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Microscopic lens captures first ever video of a jellyfish sting

"This is the sort of stuff I get up in the morning for," says excited marine biologist.
By Matt Bradwell   |   Aug. 18, 2014 at 5:49 PM  |  Updated Aug. 19, 2014 at 8:01 AM   |   Comments

http://cdnph.upi.com/sv/em/i/UPI-2941408394293/2014/1/14083949083132/Microscopic-lens-captures-first-ever-video-of-a-jellyfish-sting.jpg
TOWNSVILLE, Australia, Aug. 18 (UPI) -- It only takes a light brush for one to be stung by a jellyfish, but a new viral video recorded for the first time the dozens of microscopic needles that shoot from jellyfish into their victims.

Although most people assume a jellyfish sting is an allergic reaction to an irritant on the surface of the creature's tentacles, it is actually caused by microscopic cells that work like a syringe, puncturing the surface of the skin and almost instantaneously injecting venom before retracting.

Destin Sandlin, founder and host of YouTube channel SmarterEveryDay, took his cameras to James Cook University in Australia, where Dr. James Seymour used a microscope and high-speed lens to record the first ever video of the jellyfish stingers in action.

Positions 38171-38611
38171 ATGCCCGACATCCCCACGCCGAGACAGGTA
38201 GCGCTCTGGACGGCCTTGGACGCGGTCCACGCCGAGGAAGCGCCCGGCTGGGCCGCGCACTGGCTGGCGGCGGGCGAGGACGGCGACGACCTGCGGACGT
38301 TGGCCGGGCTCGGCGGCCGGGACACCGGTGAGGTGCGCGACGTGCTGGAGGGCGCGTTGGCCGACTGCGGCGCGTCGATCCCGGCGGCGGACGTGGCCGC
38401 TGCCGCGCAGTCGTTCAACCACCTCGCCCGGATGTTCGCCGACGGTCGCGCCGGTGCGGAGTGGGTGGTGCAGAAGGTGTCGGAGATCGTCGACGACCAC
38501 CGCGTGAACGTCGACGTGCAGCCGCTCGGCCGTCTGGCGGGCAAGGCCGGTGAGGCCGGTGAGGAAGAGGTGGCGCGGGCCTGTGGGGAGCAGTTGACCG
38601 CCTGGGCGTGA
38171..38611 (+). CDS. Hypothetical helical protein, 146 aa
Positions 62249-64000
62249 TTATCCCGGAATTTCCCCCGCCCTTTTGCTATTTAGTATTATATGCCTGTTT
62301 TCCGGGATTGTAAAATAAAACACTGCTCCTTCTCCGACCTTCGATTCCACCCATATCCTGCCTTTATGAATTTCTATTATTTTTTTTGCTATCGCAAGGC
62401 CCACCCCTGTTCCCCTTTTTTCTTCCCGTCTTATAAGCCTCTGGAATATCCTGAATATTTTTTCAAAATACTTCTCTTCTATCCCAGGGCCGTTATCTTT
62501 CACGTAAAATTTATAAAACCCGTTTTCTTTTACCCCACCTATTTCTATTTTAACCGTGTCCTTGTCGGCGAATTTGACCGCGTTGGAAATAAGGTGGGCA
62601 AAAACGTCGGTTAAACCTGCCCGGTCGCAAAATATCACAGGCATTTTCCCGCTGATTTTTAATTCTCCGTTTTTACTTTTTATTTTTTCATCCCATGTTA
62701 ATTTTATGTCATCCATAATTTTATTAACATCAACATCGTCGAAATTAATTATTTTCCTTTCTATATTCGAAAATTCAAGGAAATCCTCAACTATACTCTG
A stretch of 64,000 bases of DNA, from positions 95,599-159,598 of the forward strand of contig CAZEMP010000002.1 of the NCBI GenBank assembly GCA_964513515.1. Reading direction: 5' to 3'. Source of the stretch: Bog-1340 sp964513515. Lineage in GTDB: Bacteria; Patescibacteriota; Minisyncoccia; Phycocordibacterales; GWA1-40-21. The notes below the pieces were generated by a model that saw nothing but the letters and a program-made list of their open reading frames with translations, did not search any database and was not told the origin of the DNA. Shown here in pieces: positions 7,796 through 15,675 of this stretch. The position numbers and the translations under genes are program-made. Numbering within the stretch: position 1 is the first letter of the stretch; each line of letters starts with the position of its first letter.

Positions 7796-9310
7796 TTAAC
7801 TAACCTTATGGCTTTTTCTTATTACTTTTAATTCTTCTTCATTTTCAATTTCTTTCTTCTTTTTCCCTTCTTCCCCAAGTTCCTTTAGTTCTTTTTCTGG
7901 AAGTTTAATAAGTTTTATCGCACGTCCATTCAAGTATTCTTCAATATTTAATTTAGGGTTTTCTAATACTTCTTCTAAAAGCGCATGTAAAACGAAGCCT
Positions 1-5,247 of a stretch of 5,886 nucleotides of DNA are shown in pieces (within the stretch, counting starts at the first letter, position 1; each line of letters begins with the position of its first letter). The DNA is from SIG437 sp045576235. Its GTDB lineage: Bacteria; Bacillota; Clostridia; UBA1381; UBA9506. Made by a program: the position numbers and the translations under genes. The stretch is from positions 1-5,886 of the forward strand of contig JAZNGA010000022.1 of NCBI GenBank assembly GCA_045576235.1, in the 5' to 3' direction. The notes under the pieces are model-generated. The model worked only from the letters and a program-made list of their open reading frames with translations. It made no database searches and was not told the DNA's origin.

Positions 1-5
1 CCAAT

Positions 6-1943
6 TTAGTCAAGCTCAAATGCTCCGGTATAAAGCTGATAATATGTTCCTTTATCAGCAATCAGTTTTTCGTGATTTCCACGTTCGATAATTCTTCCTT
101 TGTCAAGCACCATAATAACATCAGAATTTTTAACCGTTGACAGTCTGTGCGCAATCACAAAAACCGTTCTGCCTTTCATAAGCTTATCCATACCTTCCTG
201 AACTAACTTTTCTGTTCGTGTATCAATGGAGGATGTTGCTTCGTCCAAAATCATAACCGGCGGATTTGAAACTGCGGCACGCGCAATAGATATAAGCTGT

"We've never seen that before," Seymour exclaims upon observing the delay between when the needles were deployed and the venom was injected.

"We've seen venom come out the end of these things, [but] we've never seen that delay [between deployment and injection] -- but we've never looked for it ... This is the sort of stuff I get up in the morning for ... It's the joy of actually coming in and going 'I just saw something that nobody else in the world has ever seen before.'"
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Topics: James Cook
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